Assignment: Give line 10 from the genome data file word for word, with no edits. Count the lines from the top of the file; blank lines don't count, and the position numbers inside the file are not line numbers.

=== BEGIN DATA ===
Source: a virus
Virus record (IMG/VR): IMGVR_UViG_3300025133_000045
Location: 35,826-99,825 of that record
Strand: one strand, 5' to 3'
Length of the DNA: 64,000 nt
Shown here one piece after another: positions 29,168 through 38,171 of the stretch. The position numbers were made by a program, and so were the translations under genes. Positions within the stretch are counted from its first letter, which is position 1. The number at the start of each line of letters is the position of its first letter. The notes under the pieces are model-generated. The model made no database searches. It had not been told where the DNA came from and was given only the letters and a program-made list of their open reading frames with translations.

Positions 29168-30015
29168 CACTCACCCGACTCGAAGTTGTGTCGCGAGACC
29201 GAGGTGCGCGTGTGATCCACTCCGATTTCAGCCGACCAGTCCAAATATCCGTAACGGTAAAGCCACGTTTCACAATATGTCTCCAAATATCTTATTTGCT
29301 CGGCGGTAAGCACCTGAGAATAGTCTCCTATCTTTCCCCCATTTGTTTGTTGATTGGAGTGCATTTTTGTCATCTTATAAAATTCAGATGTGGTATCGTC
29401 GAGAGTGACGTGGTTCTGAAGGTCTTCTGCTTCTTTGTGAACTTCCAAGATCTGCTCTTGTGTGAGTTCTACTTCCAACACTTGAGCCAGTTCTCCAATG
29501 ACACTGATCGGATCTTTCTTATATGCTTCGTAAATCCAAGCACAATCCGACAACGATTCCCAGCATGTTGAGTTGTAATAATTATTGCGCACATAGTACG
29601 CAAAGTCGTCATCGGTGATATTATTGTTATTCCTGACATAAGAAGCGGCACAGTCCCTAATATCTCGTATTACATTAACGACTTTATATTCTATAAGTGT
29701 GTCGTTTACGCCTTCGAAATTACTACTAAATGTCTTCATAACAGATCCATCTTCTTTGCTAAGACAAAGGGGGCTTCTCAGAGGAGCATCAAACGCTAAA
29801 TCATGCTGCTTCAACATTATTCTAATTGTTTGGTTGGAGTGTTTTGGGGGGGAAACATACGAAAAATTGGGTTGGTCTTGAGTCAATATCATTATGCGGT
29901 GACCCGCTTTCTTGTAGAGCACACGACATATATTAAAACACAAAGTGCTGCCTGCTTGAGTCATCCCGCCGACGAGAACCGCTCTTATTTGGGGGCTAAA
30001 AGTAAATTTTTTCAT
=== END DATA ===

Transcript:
29301 CGGCGGTAAGCACCTGAGAATAGTCTCCTATCTTTCCCCCATTTGTTTGTTGATTGGAGTGCATTTTTGTCATCTTATAAAATTCAGATGTGGTATCGTC